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Volume XI, Number 289

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Illinois Biometric Law Limitation Period Clarified by Illinois Court

On September 17, 2021, in Tims v. Black Horse Carriers Inc., Ill. App. Ct., 1st Dist., No. 1-20-563, the Illinois Appellate Court, in a case of first impression at the appellate level, addressed the statute of limitations under the state’s Biometric Information Privacy Act (“BIPA”), holding that a five-year period applies to BIPA claims that allege the failure to (1) provide notice of the collection of biometric data, (2) take care in storing or transmitting biometric data, or (3) develop a publicly-available retention and destruction schedule for biometric data. The Court also held that a one-year period applies to claims alleging the improper disclosure of, or improper sale, lease, trade or profit from, biometric data.

Defendant Black Horse Carriers and the Illinois Chamber of Commerce, which filed an amicus brief, argued that because BIPA concerns privacy, BIPA claims should be subject to a one-year limitation period, in accordance with 735 ILCS 5/13-201, a separate Illinois statute that sets forth the statute of limitation for claims involving the “publication of matter violating the right of privacy.” The plaintiff, however, argued that 735 ILCS 5/13-205 should govern, which prescribes a five-year limitation period.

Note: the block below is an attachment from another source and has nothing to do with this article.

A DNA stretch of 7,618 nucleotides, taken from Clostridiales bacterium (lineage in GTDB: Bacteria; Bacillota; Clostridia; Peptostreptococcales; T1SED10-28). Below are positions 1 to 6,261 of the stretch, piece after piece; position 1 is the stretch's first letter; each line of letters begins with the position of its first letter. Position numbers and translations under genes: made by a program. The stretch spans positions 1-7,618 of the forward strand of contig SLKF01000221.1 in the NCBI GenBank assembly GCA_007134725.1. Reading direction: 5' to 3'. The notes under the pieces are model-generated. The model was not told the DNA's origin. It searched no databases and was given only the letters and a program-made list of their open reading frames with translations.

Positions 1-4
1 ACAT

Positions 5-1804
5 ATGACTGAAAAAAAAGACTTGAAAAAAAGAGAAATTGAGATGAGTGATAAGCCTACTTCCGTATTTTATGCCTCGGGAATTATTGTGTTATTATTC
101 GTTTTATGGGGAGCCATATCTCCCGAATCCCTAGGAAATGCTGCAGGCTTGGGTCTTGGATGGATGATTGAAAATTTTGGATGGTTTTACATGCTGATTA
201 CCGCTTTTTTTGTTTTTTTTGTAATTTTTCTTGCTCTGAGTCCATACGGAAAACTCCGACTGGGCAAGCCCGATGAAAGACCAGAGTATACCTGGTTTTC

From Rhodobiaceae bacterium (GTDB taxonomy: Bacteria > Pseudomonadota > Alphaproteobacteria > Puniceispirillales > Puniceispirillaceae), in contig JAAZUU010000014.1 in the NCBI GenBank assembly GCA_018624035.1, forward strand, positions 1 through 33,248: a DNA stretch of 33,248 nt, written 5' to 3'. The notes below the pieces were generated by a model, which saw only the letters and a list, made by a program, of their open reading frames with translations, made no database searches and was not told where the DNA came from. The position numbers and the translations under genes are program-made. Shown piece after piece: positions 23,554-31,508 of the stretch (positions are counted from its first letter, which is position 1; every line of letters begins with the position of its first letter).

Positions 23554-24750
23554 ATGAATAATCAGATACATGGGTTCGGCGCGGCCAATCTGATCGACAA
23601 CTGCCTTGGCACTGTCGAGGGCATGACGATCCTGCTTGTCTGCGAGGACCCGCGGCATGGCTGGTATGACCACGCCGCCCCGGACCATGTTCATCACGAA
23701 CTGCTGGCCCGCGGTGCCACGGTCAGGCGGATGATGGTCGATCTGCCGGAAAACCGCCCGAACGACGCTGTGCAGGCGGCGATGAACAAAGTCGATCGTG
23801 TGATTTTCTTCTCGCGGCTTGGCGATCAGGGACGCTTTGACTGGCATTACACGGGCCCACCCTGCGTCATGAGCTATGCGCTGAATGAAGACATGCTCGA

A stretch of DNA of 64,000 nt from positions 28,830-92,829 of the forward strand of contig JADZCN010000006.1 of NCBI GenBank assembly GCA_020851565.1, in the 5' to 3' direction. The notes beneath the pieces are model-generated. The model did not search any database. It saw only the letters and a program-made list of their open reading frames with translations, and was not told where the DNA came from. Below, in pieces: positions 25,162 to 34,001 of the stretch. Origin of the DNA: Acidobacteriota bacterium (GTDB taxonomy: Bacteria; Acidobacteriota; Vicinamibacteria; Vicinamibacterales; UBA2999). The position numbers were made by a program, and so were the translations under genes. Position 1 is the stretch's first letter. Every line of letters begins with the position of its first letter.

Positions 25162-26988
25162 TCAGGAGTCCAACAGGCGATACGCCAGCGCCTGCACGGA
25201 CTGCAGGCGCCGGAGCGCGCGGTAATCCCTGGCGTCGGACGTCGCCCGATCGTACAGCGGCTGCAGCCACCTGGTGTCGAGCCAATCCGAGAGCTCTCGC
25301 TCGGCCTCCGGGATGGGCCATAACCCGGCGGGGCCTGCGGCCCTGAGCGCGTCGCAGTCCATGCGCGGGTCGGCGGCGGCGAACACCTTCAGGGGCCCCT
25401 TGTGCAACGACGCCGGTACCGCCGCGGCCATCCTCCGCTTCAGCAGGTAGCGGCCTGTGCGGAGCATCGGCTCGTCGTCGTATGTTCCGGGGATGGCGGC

In its opinion, the Illinois Appellate Court held that 735 ILCS 5/13-201 does not encompass all privacy actions, but “only those where publication is an element or inherent part of the action.” The Court held that because the improper disclosure or sale of biometric data entails an element of publication, the one-year statute of limitations period applies to such BIPA claims. Conversely, the court held that because the failure to provide written notice of the collection of biometric data, protect biometric data, or develop a retention and destruction schedule of biometric data do not entail an element of publication, such claims are subject to the five-year period prescribed in in 735 ILCS 5/14-205. Because many BIPA claims do not involve an element of publication, the five-year statute of limitations period likely will apply to the majority of BIPA claims that are brought against defendants.

The Tims case has frequently been cited in pending BIPA cases in Illinois as a basis for a stay of litigation while the appellate courts decided the statute of limitations period issue. The Tims decision may not, however, be the final word, as it remains to be seen whether the Supreme Court of Illinois will take up further review of the issue.

Copyright © 2021, Hunton Andrews Kurth LLP. All Rights Reserved.National Law Review, Volume XI, Number 267
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About this Author

In today’s digital economy, companies face unprecedented challenges in managing privacy and cybersecurity risks associated with the collection, use and disclosure of personal information about their customers and employees. The complex framework of global legal requirements impacting the collection, use and disclosure of personal information makes it imperative that modern businesses have a sophisticated understanding of the issues if they want to effectively compete in today’s economy.

Hunton Andrews Kurth LLP’s privacy and cybersecurity practice helps companies manage data and...

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